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AIOps for cloud observability: How to simplify complexity and automate CloudOps

Cloud observability is fast becoming an imperative as more organizations adopt multicloud IT strategies. To adapt, many are turning to AIOps and other automation technologies to solve the complex issues that accompany cloud-native architecture. Automation and AIOps for cloud-native environments can help IT pros prioritize issues and reduce false-positive alerts.

Still, as many organizations have discovered, AI and automation are broad terms, and solutions vary widely.

As part of Dynatrace’s 2022 Perform event, Dynatrace’s Illana Labuschagne, portfolio manager of ACE services joined David Jones, director of sales engineering, and Joel Alcon, director of product marketing to discuss how different approaches to AI for multicloud monitoring can impact operations.

Multicloud complexity obscures cloud observability

While shifting to a multicloud model offers many advantages, the change also introduces more data and systems to track and a complex matrix of systems to manage. “Observability has become a key capability for tackling this cloud complexity,” Alcon said.

AIOps for observability: cloud observability wall
As organizations adopt cloud-native technologies, complexity increases.

However, organizations often use a traditional approach to observability that relies on statistical correlation to detect performance or security problems. Just correlating statistics leaves analysts with a lot of manual work to verify precisely where and why a problem has occurred. This traditional approach to observability lacks the specificity needed to keep pace with cloud-native environments and automate DevOps processes.

Jones identified two types of complexity:

  • Accidental complexity. The result of adding new technology without planning for the overhead, such as introducing new dashboards or messaging services, or adopting multiple cloud vendors without the infrastructure to manage it.
  • Planned complexity. A measured approach to adding new technology to your stack, such as containerizing applications.
AIOps for observability: planned vs accidental complexity
Cloud complexity, whether planned or accidental, increases the burden on IT teams.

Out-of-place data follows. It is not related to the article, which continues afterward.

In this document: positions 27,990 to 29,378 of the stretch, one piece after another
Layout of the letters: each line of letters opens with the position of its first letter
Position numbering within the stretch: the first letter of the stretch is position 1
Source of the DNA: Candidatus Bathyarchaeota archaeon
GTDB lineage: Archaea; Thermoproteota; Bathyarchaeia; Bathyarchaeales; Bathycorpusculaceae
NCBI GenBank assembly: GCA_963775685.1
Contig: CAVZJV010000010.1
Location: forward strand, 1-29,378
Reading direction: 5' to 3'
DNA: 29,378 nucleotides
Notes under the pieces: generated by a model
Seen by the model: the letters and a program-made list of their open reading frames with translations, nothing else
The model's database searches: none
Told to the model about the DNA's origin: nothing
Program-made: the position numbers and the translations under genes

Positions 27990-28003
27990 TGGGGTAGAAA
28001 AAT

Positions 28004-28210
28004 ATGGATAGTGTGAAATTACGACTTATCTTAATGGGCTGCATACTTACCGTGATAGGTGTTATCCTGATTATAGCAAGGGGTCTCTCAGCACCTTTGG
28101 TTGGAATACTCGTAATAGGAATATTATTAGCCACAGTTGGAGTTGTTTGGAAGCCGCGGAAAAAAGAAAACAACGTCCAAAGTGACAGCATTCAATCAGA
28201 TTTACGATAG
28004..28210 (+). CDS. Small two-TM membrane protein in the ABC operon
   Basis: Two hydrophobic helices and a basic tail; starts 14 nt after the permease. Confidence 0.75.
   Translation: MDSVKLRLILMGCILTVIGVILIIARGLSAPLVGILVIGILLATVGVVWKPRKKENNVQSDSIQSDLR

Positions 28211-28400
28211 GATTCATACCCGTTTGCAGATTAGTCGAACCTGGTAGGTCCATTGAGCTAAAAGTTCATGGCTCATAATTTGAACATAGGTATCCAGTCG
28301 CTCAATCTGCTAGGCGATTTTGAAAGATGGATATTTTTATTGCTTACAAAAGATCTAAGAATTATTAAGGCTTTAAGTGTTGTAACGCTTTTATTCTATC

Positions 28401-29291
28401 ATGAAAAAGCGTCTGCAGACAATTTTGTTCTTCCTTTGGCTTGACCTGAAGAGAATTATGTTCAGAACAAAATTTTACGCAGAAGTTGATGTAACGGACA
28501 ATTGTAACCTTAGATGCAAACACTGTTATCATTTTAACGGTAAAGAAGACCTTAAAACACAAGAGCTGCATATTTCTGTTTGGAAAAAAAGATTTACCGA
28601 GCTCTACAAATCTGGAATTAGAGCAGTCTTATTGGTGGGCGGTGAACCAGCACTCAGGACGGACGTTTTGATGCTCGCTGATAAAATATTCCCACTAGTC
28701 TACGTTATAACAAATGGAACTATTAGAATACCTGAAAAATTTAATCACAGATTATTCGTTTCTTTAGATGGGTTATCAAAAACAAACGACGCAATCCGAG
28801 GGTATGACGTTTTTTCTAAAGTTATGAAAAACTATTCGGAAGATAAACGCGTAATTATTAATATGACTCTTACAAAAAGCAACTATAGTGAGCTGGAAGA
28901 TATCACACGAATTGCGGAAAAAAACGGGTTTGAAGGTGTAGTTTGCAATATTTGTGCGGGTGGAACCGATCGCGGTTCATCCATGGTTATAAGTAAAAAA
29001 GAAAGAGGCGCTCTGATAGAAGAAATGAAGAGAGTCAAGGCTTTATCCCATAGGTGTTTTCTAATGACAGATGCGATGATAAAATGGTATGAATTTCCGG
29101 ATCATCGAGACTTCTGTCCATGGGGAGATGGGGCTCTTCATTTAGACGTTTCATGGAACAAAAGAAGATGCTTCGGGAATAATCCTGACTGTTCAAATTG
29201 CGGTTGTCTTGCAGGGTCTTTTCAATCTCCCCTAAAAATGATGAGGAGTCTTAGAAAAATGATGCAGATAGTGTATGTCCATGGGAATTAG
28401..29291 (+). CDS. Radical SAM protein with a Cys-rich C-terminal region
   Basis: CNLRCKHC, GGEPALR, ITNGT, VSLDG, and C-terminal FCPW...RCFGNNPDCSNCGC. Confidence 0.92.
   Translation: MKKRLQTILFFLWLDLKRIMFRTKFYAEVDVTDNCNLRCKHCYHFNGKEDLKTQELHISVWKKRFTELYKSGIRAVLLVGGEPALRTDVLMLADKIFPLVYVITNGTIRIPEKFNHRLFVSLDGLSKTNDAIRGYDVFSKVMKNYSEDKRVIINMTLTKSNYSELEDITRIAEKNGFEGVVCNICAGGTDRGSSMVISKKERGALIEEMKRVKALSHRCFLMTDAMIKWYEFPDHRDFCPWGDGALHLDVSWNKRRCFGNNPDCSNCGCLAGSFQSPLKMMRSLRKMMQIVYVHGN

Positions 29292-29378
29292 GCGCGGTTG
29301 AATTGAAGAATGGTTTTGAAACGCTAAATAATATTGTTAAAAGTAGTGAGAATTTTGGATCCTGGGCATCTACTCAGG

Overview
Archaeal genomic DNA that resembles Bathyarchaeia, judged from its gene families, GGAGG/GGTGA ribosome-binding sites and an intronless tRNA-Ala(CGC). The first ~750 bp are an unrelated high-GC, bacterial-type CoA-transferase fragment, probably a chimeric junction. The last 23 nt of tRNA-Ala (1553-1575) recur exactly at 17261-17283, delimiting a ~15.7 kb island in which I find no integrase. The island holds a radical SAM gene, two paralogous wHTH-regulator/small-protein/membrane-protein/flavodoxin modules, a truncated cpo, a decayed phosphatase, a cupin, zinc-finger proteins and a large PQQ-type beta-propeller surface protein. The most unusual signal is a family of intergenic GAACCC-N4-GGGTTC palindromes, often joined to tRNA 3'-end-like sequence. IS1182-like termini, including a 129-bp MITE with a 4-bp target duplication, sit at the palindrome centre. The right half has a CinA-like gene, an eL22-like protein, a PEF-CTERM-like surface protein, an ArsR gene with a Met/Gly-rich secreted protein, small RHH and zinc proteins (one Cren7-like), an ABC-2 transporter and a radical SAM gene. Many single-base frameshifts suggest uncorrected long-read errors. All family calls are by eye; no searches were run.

According to studies from Dynatrace, 74% of CIOs believe moving to cloud-native technologies will increase manual overhead at their organizations. 63% say their cloud environments have already surpassed a human’s ability to manage.

Two approaches to AIOps

“In the AIOps world, there are a couple different approaches to AIOps,” Jones explains: machine-learning AIOps and deterministic, or causal AIOps.

AIOps for observability: machine-learning AI vs deterministic AI
Deterministic AI uses fault-tree analysis rather than correlation to identify root causes.

Machine learning-driven AIOps

The machine-learning approach is designed to find patterns and correlations in data. But when it comes to multicloud systems, correlation does not always align with causation. Causation is even more difficult to identify as ephemeral workloads increase. Workloads come in and out of existence quickly, which means the landscape for finding patterns is constantly changing.

Deterministic AIOps

An approach that uses deterministic or causal AI works off a dynamic model of how a system operates, where AI is not attempting to find a pattern. Rather, the pattern is the existing stack, and deterministic AI is already aware of this pattern in real time.

A deterministic AIOps approach uses this dynamic architectural pattern as the foundation of a “smart” solution. This approach allows the AI to determine the precise root cause of issues based on the observed behavior of components in the stack. With this type of model, AIOps has context embedded as a foundational part of the solution itself.

AIOps brings clarity of intelligence and automation to cloud observability

Lastly, Labuschagne discussed the ultimate goals of AIOps to cloud observability: clarity of software intelligence and automation. Properly contextualized information gives teams the ability to automate various pipelines, such as a DevOps continuous validation process.

AIOps for observability:
Cloud observability enables CloudOps: Automated incident detection and remediation.

Labuschagne highlighted the ability to implement automated quality gates given the deterministic model’s ability to contextualize a multicloud component function. In the end, she stressed that this technology is about increasing overall operational efficiency, from the development lifecycle to SecOps (or the combined efforts of security and operations teams).

For more about AIOps and its impact on multicloud platforms, check out the full session, How Dynatrace AIOps powers cloud observability to optimize your apps across multi-cloud platforms. You can find more sessions from the Perform event are also available at the on-demand watch site.

For more coverage of Dynatrace Perform 2022, check out our Dynatrace Perform 2022 conference coverage guide Themes to watch at Dynatrace’s annual conference.